Managing Editor, AOL Autos
Jeff Sabatini has been writing about cars and covering the auto industry for over a decade. Before joining the AOL Autos staff, he served as the Wall Street Journal’s car critic, the managing editor of Sports Car Market magazine…, and an associate editor at AutoWeek. For several years he was a freelance contributor to the New York Times, and has also written for Automotive News, Forbes and The Daily Beast.
If the midwest snow storm this week can teach us one lesson, it's that it's never too early in the season to start thinking about winter tires.
Before every car, SUV and truck sold in America gets turned into a gas-electric hybrid or all-electric vehicle to meet stiffer fuel economy standards imposed by the government, automakers are adding more and more technology that has been around for years to the internal combustion engine to reduce the amount of gas they burn.
"Diesel fuel" is one of those terms that divides drivers and vehicle owners. To some, it elicits, "Cool," and "Fun." To others, the term brings out "Ugh!" But it is really all about knowing the facts, and understanding how diesel fuel works before deciding on whether you might want to own a car, truck or SUV that runs on diesel instead of gasoline.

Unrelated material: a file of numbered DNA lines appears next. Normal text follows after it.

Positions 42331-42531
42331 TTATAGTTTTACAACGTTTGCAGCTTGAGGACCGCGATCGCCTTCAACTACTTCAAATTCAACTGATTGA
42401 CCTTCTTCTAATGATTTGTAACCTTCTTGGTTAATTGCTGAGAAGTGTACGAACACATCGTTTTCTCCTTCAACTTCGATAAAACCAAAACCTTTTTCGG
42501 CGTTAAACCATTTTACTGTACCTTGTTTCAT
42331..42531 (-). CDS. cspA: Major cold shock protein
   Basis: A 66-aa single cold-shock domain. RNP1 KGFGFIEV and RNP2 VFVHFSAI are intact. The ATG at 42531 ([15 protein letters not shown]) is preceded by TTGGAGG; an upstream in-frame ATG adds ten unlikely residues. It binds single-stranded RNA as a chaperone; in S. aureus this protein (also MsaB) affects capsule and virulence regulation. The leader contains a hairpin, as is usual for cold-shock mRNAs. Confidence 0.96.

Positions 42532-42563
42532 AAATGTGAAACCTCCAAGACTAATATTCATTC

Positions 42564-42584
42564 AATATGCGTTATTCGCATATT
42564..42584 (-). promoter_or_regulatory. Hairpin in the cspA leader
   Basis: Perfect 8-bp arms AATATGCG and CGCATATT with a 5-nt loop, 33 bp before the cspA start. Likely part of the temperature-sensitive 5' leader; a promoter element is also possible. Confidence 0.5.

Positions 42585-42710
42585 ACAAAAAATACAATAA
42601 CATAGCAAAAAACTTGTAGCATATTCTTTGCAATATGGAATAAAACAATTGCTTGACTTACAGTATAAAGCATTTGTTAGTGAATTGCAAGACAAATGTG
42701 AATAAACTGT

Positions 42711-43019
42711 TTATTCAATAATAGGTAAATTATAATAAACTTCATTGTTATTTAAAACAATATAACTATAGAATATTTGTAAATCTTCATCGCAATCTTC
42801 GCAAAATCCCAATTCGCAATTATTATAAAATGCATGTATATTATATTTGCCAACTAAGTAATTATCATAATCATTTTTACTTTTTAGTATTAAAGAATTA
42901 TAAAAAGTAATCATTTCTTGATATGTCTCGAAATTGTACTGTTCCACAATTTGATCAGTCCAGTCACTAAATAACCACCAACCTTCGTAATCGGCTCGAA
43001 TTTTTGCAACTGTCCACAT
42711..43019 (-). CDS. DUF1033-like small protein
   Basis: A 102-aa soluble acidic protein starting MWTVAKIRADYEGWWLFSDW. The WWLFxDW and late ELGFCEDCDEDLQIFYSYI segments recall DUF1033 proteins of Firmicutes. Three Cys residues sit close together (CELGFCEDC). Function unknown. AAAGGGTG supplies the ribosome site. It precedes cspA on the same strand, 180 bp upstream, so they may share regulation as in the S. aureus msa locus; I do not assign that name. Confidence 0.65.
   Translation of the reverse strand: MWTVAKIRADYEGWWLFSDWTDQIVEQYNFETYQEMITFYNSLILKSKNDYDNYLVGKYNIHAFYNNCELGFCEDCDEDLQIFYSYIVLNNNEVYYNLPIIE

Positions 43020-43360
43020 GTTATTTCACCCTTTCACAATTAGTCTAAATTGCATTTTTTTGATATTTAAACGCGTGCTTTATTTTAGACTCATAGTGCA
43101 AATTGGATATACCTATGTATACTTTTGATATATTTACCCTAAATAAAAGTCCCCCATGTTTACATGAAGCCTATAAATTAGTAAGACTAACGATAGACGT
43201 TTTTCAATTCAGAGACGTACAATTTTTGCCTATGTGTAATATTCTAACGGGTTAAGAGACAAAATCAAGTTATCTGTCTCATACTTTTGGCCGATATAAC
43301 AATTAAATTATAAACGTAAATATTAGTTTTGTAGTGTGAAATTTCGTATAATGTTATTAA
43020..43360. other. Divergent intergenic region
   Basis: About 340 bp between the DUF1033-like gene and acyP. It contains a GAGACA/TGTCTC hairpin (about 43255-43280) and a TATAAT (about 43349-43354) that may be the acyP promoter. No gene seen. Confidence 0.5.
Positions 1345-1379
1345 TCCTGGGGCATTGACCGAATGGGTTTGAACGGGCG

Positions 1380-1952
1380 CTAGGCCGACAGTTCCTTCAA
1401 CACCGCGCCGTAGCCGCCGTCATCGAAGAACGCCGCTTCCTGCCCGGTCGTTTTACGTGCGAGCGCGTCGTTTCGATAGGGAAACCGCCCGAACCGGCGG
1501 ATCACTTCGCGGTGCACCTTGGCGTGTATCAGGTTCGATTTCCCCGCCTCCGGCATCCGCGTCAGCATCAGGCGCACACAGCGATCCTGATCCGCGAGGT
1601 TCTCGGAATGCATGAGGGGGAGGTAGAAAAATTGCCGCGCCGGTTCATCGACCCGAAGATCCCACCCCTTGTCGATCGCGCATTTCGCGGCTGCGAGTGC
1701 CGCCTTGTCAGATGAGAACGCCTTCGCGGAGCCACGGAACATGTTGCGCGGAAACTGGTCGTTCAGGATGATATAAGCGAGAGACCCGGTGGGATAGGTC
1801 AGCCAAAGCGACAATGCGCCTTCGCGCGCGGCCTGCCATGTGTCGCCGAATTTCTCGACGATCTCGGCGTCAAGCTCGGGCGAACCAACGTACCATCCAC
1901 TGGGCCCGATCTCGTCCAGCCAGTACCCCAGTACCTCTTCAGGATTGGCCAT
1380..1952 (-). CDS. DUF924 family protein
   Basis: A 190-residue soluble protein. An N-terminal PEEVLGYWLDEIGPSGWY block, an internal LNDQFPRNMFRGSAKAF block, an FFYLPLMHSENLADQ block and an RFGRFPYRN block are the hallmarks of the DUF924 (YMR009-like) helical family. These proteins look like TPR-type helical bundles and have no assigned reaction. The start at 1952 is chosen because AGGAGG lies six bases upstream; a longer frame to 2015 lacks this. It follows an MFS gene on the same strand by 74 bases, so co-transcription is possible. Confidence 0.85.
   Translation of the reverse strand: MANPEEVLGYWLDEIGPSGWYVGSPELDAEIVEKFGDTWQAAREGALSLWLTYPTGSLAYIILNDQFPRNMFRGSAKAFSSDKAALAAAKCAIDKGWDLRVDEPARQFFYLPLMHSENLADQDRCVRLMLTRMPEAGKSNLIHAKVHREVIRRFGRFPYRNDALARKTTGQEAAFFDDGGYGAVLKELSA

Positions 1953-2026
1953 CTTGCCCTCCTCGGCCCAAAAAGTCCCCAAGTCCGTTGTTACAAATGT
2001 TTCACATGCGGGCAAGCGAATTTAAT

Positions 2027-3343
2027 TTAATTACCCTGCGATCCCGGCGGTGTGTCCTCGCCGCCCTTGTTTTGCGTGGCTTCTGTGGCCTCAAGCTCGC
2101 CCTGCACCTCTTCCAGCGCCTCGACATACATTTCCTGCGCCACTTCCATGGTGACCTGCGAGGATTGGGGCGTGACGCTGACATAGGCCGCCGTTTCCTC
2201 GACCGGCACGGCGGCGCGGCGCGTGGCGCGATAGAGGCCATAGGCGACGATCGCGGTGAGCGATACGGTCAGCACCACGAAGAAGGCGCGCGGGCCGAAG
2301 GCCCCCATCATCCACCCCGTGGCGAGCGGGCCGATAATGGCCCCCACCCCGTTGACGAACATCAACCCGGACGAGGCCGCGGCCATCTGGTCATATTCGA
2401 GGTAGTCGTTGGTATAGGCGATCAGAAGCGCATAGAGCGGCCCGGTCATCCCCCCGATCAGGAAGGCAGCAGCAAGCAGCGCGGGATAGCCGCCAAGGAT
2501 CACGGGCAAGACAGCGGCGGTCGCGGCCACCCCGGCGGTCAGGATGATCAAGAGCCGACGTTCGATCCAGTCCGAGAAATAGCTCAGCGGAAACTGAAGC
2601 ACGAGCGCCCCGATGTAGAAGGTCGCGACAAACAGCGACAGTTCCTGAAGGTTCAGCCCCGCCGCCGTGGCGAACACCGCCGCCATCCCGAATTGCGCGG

To scientists, running vehicles on hydrogen makes all the sense in the world. Hydrogen can be derived from so many different things, including water, and constitutes roughly 75 percent of the universe's chemical elemental mass.
Collision avoidance is the next frontier in safety. Ever since seat-belts became mandatory equipment in the 1960s, most safety improvements have been focused on surviving an accident. From impact-absorbing bumpers to multiple airbags, the idea has long been to make a car more able to take a hit and still protect its passengers. Automakers have been very successful in their efforts, so now they're ...
It glows on your car's dashboard and instantly ignites terror and loathing in the hearts and wallets of drivers; the dreaded "Check Engine" warning light.For some, it is a minor irritant to be ignored. Even Public Television's "Car Guys" joke that the remedy is to put a piece of duct-tape over it. Some cynics believe the "Check Engine" light was invented to get vehicle owners to schedule more visi...